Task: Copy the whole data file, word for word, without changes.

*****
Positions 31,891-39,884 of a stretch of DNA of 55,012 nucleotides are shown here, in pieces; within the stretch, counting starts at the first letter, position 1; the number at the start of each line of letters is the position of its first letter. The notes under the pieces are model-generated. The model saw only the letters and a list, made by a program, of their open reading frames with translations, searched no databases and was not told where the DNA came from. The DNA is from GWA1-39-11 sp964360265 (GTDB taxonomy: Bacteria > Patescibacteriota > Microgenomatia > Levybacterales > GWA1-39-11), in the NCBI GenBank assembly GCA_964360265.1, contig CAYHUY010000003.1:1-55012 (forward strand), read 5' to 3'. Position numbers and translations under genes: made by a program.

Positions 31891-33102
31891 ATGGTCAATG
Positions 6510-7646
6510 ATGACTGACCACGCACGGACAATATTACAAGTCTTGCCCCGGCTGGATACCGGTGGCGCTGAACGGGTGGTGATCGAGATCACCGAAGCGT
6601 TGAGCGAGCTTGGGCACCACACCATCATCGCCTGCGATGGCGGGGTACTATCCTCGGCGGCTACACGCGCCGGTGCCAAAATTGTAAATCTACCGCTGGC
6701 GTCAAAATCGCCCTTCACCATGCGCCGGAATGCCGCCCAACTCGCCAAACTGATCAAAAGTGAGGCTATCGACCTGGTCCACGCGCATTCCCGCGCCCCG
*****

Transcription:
Positions 31,891-39,884 of a stretch of DNA of 55,012 nucleotides are shown here, in pieces; within the stretch, counting starts at the first letter, position 1; the number at the start of each line of letters is the position of its first letter. The notes under the pieces are model-generated. The model saw only the letters and a list, made by a program, of their open reading frames with translations, searched no databases and was not told where the DNA came from. The DNA is from GWA1-39-11 sp964360265 (GTDB taxonomy: Bacteria > Patescibacteriota > Microgenomatia > Levybacterales > GWA1-39-11), in the NCBI GenBank assembly GCA_964360265.1, contig CAYHUY010000003.1:1-55012 (forward strand), read 5' to 3'. Position numbers and translations under genes: made by a program.

Positions 31891-33102
31891 ATGGTCAATG
Positions 6510-7646
6510 ATGACTGACCACGCACGGACAATATTACAAGTCTTGCCCCGGCTGGATACCGGTGGCGCTGAACGGGTGGTGATCGAGATCACCGAAGCGT
6601 TGAGCGAGCTTGGGCACCACACCATCATCGCCTGCGATGGCGGGGTACTATCCTCGGCGGCTACACGCGCCGGTGCCAAAATTGTAAATCTACCGCTGGC
6701 GTCAAAATCGCCCTTCACCATGCGCCGGAATGCCGCCCAACTCGCCAAACTGATCAAAAGTGAGGCTATCGACCTGGTCCACGCGCATTCCCGCGCCCCG